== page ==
If all goes according to plan, Tim Sharbel could wind up with a big reputation—as the guy who “turned off sex.”
That may not sound good, but in a world trying to feed 10 billion people in the face of climate change, Sharbel’s efforts to find the switch that allows plants to reproduce asexually could literally be a lifesaver.
It’s not that the U of S scientist is opposed to sex. He’s an evolutionary biologist, after all, and the mixing of genes from mothers and fathers is what makes evolution possible. But there is a very good reason for females to go it alone.
“If you’re a mother plant and you’re not perfectly adapted to your environment, then variability is a good thing because some of those offspring will be better adapted,” he said. “But if you are perfectly adapted to your environment, then it’s in your interest to have offspring that are genetically identical to you.”
The process in which female plants produce seeds all on their lonesome is called apomixis, a long-known but dimly understood alternative form of asexual reproduction. Getting a plant to clone itself would be a huge benefit for plant breeders and, if climate warming models prove accurate, for all of us. Climate change doesn’t just mean warmer temperatures, it means more extreme weather—more intense droughts or heatwaves—playing havoc with harvests. It also means pests moving into new territory and new strains of diseases suddenly bursting onto the scene.
All of that will keep plant breeders scrambling to quickly come up with new, more resilient varieties. However, quick is not part of the plant-breeding lexicon.
“Many of our crops are hybrid crops,” said Sharbel. “Take corn, for example. A company will have two different genotypes and they will inbreed these lines to make them as homozygous individually as possible. That takes a lot of time, typically about eight generations.”
And then you still have to cross these two lines to see if the resulting hybrid offspring express the traits you are after.
But what if you could skip all of that? What if—upon finding an individual plant with improved drought tolerance, better disease resistance, or some other desirable trait—you could get it to clone itself?
“If you could have an apomictic switch, then you could multiply anything as soon as you identify a phenotype you like,” said Sharbel, a professor in the Department of Plant Sciences. “It doesn’t matter how complex the genetics are behind it, you could just turn off sex and have the plant clone itself.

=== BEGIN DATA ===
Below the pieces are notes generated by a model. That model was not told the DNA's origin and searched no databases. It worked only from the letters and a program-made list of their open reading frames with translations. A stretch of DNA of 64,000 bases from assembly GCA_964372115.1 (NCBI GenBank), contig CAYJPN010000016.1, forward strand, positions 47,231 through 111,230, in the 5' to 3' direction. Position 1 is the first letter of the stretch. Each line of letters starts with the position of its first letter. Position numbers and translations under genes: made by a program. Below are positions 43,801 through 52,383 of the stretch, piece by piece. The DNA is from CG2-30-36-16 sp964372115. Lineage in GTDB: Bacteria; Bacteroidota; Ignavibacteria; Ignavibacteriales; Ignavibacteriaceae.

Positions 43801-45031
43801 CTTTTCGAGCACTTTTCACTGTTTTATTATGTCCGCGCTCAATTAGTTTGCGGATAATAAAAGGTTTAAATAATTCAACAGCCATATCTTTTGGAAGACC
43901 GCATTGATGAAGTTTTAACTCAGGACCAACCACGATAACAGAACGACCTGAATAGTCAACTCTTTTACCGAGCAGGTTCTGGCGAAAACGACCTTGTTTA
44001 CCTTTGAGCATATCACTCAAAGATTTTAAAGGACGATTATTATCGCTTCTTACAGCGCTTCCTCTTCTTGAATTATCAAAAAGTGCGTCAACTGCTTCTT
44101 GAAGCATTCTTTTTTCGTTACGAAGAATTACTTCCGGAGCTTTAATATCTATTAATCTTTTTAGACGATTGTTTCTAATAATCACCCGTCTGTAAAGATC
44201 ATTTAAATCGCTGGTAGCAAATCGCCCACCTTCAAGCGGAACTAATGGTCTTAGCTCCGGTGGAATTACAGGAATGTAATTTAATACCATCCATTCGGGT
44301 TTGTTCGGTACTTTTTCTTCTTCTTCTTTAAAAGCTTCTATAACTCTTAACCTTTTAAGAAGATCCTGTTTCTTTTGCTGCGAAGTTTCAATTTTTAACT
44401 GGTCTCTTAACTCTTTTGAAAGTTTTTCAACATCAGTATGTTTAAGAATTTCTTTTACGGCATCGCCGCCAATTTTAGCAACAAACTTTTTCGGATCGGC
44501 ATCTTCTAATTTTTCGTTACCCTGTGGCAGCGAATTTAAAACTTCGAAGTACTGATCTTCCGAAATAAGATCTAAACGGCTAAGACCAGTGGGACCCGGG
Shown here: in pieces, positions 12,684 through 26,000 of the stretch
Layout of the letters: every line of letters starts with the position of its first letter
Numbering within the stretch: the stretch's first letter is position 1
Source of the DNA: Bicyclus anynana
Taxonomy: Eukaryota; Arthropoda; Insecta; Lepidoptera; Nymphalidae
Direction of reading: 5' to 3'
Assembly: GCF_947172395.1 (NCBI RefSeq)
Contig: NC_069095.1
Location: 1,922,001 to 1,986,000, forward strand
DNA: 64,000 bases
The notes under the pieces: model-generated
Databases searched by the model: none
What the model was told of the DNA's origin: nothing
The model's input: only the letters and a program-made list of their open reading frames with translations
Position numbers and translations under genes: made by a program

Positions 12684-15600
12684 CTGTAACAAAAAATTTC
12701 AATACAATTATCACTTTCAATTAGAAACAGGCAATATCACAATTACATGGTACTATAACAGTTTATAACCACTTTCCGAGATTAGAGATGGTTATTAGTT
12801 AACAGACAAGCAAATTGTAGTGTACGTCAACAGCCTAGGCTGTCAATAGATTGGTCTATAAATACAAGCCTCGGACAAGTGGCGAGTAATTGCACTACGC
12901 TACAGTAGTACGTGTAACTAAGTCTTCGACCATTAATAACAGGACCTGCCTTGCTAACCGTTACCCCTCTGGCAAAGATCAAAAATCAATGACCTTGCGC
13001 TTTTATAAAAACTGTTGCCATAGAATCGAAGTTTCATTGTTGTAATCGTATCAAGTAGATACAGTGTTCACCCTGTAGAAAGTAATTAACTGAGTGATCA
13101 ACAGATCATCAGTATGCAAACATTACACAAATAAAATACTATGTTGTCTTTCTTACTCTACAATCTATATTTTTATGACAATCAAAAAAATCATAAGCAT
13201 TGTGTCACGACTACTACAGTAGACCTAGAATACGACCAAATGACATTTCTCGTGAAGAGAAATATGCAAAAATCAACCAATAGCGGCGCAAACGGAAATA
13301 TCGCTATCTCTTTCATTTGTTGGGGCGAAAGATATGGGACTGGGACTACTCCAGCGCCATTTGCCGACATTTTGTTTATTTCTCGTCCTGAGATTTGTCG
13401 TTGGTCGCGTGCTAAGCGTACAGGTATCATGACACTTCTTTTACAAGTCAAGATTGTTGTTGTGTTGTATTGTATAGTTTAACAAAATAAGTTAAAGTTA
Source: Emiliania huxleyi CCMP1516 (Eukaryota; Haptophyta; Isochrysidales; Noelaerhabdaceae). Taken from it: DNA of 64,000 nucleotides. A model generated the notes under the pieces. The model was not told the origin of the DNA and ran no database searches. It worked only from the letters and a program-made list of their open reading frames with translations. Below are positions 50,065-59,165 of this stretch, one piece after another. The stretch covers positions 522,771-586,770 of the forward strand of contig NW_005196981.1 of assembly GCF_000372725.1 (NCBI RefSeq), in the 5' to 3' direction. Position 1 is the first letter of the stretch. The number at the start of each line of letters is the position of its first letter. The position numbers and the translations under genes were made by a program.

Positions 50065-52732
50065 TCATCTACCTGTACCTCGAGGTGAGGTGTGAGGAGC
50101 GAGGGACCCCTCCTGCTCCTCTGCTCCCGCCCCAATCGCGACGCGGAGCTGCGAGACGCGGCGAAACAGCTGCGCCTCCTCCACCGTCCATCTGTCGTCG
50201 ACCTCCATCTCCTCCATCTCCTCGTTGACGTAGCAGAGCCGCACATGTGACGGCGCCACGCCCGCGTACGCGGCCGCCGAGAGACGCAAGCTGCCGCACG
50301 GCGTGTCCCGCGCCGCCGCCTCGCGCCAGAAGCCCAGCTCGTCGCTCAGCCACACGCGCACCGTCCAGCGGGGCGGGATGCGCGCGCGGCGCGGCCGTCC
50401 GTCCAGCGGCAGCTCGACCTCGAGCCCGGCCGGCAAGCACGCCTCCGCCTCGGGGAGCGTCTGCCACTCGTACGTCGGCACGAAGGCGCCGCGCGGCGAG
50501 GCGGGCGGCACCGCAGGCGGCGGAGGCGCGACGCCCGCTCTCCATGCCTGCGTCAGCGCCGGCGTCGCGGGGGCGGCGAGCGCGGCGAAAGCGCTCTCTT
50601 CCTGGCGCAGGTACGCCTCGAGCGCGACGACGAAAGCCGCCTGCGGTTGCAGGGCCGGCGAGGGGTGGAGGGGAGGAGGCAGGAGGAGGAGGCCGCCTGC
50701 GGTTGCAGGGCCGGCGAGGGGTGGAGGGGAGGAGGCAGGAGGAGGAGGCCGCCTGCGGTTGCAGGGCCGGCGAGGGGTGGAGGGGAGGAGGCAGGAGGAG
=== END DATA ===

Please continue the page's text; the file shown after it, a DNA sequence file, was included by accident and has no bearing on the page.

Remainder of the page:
“To produce a new hybrid now takes years and many resources because you have to go through rounds of inbreeding and crossing. This would allow you to generate a complex hybrid in one generation.”
It’s hugely promising, but equally challenging.
Sharbel’s 21-member research team is one of the largest in the world studying this “evolutionary conundrum.” And that’s an apt description.
For starters, apomixis is intermittent. Sometimes females do it on their own and clone themselves, sometimes they’re fertilized by male pollen and produce seeds bearing genes from both parents. It’s also rare. Only about three dozen (well studied) flowering plants are known to be able to circumvent the normal (that is, sexual) process that creates embryos and then endosperm.
To shine a spotlight on this mysterious process, Sharbel’s teams are starting at square one: What genes are involved and what do they do?
To do that, they’ve capitalized on advances in genetic sequencing and adopted an intriguing line of attack that “considers apomixis like a disease in a plant population.” Working with apomictic species, such as Boecher’s Rock Cress, St. John’s Wort and Kentucky Bluegrass, they divide them into two groups—one reproducing sexually, the other using apomixis. They then take eggs from both and use “very advanced omics techniques” and lots of “high powered statistics” to find genes that are present in the apomictic group but not in the other.
“You look at thousands of individuals,” he explained. “If a gene is important, you expect to find it in every apomictic plant. And lo and behold, what we’ve discovered is high levels of conservation of these genes. Pretty much the only way you can explain this is that these genes are important for this trait.”
So far, they’ve found two “extremely hot candidates” in wild relatives of canola that Sharbel has been working on for years. One has been dubbed APOLLO (APOmixis-Linked LOcus) and the other UPGRADE (Unreduced Pollen GRAin DEvelopment), an equally hopeful name.
So have they found the switch that turns off sex? Maybe.
“Now we’re trying to figure out what role they play,” said Sharbel. “Genes can act in a number of ways. We have enough information to give us confidence that we can invest time and money in taking these genes and sticking them into corn and canola.
“But that’s a shot in the dark. So we also have a large number of experiments looking at different aspects of these genes. One example is what proteins are being produced by these genes. Another is what regulatory factors are involved. We’re trying to get as much information as possible.”
It’s a pursuit Sharbel, Montreal native, has been pursuing for two decades, mostly in Germany, where he obtained his PhD. He was recruited by the Global Institute for Food Security two years ago, drawn both by its mission and the U of S itself. (“This campus just rocks in terms of departments, researchers, companies that are involved, and so on.”)
Of course, he says, everyone has the same question: How soon will he find that switch?
“It’s biology, right? It could work in six months, it could work in 10 years. We don’t know but we’re very excited,” he said.
“My goal is to get it to work and then hand it off. Plant breeding is not what I specialize in.
There are people who are much better at that.
“Our role here is to be the discoverers—and we know how to do that.”